Authorities have announced the discovery of the first known instance of a drug-running submarine. The article makes hay about how this is such a game-changer, but I think it actually means we're slowly winning the war on drugs.
Drug runners are businessmen who deal in a high-risk, high-margin market. As long as their profit margin remains high, they can afford the stupendous risks involved in running an illegal trade. Submarines are not cheap, so their appearance means the various enforcement efforts undertaken by everyone involved have increased the cost of doing business enough to make such vehicles profitable.
The trouble is that drug runners have a very large but finite amount of money to spend. The United States, for now at any rate, literally has infinite money. Designing and operating a sub is incredibly expensive. Designing and operating a quiet sub is even harder, and the Navy has had sixty years experience hunting them. They are quite good at it.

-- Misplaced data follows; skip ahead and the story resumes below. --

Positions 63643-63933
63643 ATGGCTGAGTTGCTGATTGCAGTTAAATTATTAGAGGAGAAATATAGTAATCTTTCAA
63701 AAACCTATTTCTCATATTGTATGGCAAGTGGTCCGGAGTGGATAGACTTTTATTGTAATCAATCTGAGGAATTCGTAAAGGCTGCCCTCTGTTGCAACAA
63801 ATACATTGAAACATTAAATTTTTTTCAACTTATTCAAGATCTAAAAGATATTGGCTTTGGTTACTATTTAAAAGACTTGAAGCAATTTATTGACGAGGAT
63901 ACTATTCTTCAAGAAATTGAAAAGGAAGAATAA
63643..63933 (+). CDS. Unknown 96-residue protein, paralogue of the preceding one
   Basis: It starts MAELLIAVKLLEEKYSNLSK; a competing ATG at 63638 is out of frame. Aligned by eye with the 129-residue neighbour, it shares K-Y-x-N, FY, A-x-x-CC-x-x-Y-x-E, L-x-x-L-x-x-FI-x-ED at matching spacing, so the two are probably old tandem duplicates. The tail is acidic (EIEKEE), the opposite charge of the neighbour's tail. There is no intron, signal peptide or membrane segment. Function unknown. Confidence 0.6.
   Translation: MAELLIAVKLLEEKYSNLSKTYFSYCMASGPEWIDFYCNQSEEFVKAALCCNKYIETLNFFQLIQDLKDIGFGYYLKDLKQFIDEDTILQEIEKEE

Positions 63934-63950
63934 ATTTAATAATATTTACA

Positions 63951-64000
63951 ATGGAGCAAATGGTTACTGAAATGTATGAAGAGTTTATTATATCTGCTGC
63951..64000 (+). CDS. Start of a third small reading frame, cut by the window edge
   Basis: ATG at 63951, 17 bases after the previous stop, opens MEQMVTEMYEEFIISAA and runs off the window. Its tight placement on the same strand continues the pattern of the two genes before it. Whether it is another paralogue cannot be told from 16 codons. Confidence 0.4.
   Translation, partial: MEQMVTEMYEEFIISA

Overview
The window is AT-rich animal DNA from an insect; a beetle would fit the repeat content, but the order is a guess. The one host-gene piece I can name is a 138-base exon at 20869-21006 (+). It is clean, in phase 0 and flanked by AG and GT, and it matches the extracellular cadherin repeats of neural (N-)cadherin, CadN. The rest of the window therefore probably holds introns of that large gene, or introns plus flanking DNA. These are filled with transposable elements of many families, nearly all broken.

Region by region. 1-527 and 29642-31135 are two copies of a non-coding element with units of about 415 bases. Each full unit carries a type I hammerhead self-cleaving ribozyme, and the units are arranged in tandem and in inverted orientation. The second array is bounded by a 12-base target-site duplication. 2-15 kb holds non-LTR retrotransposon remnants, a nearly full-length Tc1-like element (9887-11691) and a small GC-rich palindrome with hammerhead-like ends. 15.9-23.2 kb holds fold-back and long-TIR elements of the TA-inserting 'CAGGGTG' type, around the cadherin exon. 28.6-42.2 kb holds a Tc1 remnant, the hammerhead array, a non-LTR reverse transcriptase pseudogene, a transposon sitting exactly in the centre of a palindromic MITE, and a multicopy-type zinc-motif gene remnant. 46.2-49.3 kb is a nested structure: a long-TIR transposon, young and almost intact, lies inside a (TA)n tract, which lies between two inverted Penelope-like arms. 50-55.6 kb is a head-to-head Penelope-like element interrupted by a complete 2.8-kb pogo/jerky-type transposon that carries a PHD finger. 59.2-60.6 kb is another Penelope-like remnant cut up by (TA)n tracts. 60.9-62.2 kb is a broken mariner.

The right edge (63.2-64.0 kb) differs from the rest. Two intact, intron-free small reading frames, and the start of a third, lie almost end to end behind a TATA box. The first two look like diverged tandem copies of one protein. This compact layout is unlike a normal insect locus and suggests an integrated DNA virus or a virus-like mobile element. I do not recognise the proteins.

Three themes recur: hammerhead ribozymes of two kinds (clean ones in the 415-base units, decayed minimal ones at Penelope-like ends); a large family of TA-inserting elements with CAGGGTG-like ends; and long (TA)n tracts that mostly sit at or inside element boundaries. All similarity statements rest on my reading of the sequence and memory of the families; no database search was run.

It would be ironic if the greatest opportunity for legalization of most drugs came at the moment when drug enforcement reached the tipping point of its effectiveness, but stranger things have definitely happened before.